Mojang is the perfect definition of "indie." The studio came out of nowhere and produced a PC game that's become so popular, that it's help reinvigorate the stagnant platform. Minecraft is not only innovative, but it's extremely "lite" and can be enjoyed by gamers of all ages. Even more, it's a pure independent title, meaning there's no publisher involved to steer the game towards a more lucrative route.
That said, it's understandable why Minecraft creator and Mojang founder Markus "Notch" Persson gets a little annoyed when big publishers use the "indie" term. Notch, along with many other developers, is currently lashing out at "publicly-held mega-publisher" Electronic Arts for launching a bundle of games called the "EA Indie Bundle" on Valve's Steam platform.
"EA releases an 'indie bundle'? That's not how that works, EA," Notch complained via Twitter. "Stop attempting to ruin everything, you bunch of cynical bastards. Indies are saving gaming. EA is methodically destroying it. The games in the bundle are good, I'm not questioning them. I'm questioning EA."
Other developers claim that EA is trying to cash in on a grassroots term given how independent games have turned the PC gaming industry around. However the bundle itself does contain titles from independent studios whose games have been published by the company including DeathSpank and DeathSpank: Thongs of Virtue from Hothead Games, Gatling Gears from Vanguard Games, Shank and Shank 2 from Klei Entertainment and Warp from Trapdoor Inc.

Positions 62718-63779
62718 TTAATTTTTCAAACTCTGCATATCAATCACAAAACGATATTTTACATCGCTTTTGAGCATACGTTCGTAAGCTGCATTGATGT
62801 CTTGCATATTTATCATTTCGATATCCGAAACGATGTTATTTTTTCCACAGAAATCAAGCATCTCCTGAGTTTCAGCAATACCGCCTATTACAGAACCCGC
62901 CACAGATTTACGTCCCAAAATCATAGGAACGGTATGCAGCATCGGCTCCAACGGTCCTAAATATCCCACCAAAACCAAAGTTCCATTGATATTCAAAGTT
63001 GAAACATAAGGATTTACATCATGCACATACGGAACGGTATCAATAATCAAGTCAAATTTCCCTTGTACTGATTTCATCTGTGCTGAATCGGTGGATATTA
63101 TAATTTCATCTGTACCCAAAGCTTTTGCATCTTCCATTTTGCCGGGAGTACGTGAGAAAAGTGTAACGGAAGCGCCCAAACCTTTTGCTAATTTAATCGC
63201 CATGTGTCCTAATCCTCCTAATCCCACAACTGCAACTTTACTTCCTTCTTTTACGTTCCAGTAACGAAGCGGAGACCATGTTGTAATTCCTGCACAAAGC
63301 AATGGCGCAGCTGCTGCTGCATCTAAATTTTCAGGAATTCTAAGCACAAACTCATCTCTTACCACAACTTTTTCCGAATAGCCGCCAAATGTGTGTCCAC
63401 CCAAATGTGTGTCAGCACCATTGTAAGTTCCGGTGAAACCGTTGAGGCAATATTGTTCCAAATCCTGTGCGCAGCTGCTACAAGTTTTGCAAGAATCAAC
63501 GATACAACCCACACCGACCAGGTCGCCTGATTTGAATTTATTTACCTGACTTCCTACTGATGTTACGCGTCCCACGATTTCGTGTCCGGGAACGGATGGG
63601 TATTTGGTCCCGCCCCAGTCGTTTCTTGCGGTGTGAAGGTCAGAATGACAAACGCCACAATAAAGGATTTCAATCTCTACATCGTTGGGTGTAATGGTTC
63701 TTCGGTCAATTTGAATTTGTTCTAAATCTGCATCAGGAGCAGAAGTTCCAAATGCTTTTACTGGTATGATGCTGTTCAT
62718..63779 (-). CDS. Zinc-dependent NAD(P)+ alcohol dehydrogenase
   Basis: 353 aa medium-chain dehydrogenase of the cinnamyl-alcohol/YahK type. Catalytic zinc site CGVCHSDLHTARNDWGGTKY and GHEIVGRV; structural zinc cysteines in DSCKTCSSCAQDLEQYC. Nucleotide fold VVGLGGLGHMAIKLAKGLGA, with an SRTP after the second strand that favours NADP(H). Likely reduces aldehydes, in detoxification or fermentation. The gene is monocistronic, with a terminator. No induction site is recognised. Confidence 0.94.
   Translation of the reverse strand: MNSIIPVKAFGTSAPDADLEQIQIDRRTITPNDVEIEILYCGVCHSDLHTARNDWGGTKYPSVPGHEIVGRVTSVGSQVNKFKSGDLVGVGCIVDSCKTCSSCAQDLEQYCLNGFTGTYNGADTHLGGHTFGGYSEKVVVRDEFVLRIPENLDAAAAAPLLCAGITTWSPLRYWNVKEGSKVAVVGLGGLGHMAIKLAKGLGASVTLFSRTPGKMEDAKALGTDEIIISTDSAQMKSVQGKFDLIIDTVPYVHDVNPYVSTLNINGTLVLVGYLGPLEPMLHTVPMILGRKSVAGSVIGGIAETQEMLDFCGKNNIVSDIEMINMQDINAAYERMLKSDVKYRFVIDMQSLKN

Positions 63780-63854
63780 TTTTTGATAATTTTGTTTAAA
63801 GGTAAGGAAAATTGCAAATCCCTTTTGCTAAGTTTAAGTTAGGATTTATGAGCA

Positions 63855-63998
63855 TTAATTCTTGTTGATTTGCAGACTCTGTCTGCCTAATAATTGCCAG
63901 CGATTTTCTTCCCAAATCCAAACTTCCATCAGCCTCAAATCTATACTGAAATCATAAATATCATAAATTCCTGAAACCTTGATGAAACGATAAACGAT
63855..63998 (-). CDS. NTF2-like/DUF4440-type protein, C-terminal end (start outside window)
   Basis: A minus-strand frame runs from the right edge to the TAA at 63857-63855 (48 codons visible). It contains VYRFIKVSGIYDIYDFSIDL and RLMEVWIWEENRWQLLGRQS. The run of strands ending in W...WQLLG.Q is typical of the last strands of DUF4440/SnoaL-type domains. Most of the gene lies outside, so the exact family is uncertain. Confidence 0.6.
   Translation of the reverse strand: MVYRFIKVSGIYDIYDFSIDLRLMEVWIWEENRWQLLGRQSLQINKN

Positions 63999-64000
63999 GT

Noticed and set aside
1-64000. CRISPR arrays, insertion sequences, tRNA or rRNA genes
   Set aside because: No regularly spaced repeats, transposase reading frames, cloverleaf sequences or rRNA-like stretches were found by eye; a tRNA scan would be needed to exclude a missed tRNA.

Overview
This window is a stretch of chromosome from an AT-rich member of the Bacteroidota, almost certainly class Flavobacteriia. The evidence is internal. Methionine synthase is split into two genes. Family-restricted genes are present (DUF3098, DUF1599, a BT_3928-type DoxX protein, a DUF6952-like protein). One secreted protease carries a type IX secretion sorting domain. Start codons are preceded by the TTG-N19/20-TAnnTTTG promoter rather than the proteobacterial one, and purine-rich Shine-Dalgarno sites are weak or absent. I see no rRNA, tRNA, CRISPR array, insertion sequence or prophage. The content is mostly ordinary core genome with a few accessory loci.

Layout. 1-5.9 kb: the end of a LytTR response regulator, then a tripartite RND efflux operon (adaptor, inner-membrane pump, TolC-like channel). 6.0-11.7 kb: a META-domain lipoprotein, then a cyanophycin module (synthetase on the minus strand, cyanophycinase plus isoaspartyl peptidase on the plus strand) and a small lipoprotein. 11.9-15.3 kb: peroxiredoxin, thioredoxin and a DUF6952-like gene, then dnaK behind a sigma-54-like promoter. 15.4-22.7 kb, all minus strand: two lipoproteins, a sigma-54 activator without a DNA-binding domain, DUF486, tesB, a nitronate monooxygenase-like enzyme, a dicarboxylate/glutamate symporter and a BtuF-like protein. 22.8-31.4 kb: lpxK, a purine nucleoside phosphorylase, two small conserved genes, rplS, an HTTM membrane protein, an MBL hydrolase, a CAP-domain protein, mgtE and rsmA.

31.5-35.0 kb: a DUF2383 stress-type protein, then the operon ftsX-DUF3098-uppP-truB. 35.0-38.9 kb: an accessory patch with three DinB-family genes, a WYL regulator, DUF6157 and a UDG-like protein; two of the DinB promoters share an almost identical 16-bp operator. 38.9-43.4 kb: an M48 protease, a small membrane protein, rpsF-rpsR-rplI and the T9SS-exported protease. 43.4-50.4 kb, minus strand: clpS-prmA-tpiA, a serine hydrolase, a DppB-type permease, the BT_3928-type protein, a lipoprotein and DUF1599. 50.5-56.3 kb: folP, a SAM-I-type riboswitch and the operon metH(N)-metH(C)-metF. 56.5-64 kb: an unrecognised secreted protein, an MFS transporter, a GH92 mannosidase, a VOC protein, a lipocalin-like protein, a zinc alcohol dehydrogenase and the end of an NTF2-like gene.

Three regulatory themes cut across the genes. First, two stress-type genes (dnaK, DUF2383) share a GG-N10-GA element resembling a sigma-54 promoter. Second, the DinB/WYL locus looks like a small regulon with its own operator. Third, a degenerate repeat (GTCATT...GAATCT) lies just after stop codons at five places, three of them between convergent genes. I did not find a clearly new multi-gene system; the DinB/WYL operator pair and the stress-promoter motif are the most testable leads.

So then what's the big deal? With huge publishers like EA using the "indie" label, it lowers the meaning behind the term -- at least, that's what developers seemingly think. "We're simply going to have to come up with a NEW word for 'indie.' One that's clearly-defined and THE MAN can't take away from us," mused Size Five's Dan Marshall. "Let's gather some indies together for a quick 'AAA Bundle,' then we're square."
Still, many developers don't see a problem with the EA "indie" bundle. They point out that the titles are developed by independent studios, but just published by the EA Partners label. But given that Mojang saw success without the help of a publisher, their view of "indie" may be a bit more down to earth than EA, hence the hostility.